The United States and Yemen's key financial backer, Saudi Arabia, both targets in attempted attacks by al Qaeda's Yemen-based branch, appear ready to push aside Saleh, their long-time ally against al Qaeda to avoid a chaotic collapse in one of the Arab world's poorest countries.
"Saleh's options are gone. The Gulf initiative must have come as a shock from Saudi Arabia, which was his last ally," Mohammed Sharqi, the leader of a youth protest movement in Sanaa, said, referring to the plan for Saleh to step down.
In an apparent effort to avoid a snub to Saleh's main backer, a presidential aide told Reuters the comments were not aimed at Saudi Arabia's offer to host GCC mediated talks.
"Saudi efforts are welcome, but we reject Qatari intervention," he said.
"The president welcomes the efforts of our brothers in the Gulf to solve the crisis but rejects the statements from the Qatari prime minister which he considers interference in Yemen's affairs," he added.
Washington froze its largest aid package for Yemen in February after protests began, the Wall Street Journal reported. "The first instalment of the aid package, worth a potential $1 billion or more over several years, was set to be rolled out in February, marking the White House's largest bid at securing President Ali Abdullah Saleh's allegiance in its battle against al Qaeda in the Arabian Peninsula," it said.
Citing unnamed U.S. officials, the paper said the proposed package included up to $200 million in counter-terrorism support this fiscal year, up from $155 million in fiscal 2010, as well as a nearly equal amount for development aid.
The Washington Post said a Yemeni opposition party leader had told a U.S. embassy official in Sanaa about a secret plan to oust Saleh less than two years ago.
Competing Friday protests
Pro-democracy protesters held a "Friday of firmness" in Sanaa, shouting "You're next, you leader of the corrupt," as armoured vehicles and security forces deployed across the city.
Some 4 km (2.5 miles) away, tens of thousands of Saleh loyalists were marching, waving pictures of the president and banners that read "No to terrorism, no to sabotage".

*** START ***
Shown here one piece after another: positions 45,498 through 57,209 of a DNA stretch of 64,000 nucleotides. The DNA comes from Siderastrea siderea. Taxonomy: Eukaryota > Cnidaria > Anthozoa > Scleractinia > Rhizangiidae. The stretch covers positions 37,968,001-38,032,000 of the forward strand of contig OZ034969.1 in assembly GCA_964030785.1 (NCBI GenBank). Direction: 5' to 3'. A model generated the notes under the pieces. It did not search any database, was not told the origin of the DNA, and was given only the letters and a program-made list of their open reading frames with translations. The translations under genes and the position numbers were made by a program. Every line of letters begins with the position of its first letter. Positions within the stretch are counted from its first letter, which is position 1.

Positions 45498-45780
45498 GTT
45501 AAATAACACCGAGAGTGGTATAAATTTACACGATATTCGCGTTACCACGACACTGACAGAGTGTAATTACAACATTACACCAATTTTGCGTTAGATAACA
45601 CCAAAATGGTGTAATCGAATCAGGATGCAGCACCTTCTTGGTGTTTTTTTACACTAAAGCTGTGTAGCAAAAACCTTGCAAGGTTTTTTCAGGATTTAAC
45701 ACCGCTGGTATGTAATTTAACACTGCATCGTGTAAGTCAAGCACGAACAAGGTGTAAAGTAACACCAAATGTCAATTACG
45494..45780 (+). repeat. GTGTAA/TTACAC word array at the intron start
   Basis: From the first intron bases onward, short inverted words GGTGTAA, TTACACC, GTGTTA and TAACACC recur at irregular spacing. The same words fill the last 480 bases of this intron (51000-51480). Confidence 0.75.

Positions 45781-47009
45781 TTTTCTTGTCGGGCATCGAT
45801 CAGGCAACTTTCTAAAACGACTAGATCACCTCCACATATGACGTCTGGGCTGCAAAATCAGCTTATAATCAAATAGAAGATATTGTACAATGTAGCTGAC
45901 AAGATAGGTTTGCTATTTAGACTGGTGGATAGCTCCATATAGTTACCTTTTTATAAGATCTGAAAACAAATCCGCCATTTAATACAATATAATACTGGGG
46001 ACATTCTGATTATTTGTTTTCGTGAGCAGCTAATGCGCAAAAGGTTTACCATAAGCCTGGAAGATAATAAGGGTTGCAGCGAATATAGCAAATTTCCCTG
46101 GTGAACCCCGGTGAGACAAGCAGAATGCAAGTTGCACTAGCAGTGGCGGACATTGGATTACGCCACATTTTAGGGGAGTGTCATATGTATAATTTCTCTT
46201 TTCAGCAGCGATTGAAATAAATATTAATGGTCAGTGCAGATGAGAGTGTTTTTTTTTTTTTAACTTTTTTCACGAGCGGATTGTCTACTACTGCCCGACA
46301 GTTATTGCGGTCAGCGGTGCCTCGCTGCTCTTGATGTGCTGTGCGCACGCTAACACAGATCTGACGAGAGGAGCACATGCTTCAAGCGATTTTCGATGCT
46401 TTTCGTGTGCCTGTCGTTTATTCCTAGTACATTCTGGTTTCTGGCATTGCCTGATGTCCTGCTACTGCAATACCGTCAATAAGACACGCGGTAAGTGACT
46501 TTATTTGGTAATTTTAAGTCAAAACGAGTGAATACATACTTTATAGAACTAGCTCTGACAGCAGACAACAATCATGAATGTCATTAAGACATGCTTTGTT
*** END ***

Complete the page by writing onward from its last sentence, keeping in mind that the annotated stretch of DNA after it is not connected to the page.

In a move that could spark clashes, some 700 riot police took up position in an area close General Ali Mohsen's forces. The veteran senior commander defected from Saleh weeks ago, and his troops are protecting a protest camp near Sanaa University.
Earlier this week, clashes broke out between Mohsen's forces and armed tribesmen, killing at least three people.
"We want this regime to go. Enough lying and oppression. The (GCC) initiative came late and the only initiative we want is one that makes him step down," said 45-year-old Sanaa protester Mahfouz Salam.
Friday prayers traditionally have been a trigger for demonstrations which at one point looked to have brought Saleh's rule close to collapse. Both sides in the dispute are now considering the Gulf Arab plan for his orderly departure.
Talks with the opposition to negotiate a transition stalled weeks ago, and the GCC is having trouble obtaining agreement from all parties for its initiative.
The plan would guarantee Saleh and his family immunity from prosecution, an opposition source said on Thursday, but youth activists have said that should be rejected.
"Saleh needs to understand that he is going," Sanaa protester Mohammed al-Sharaabi said. "Yet he is still looking for more guarantees."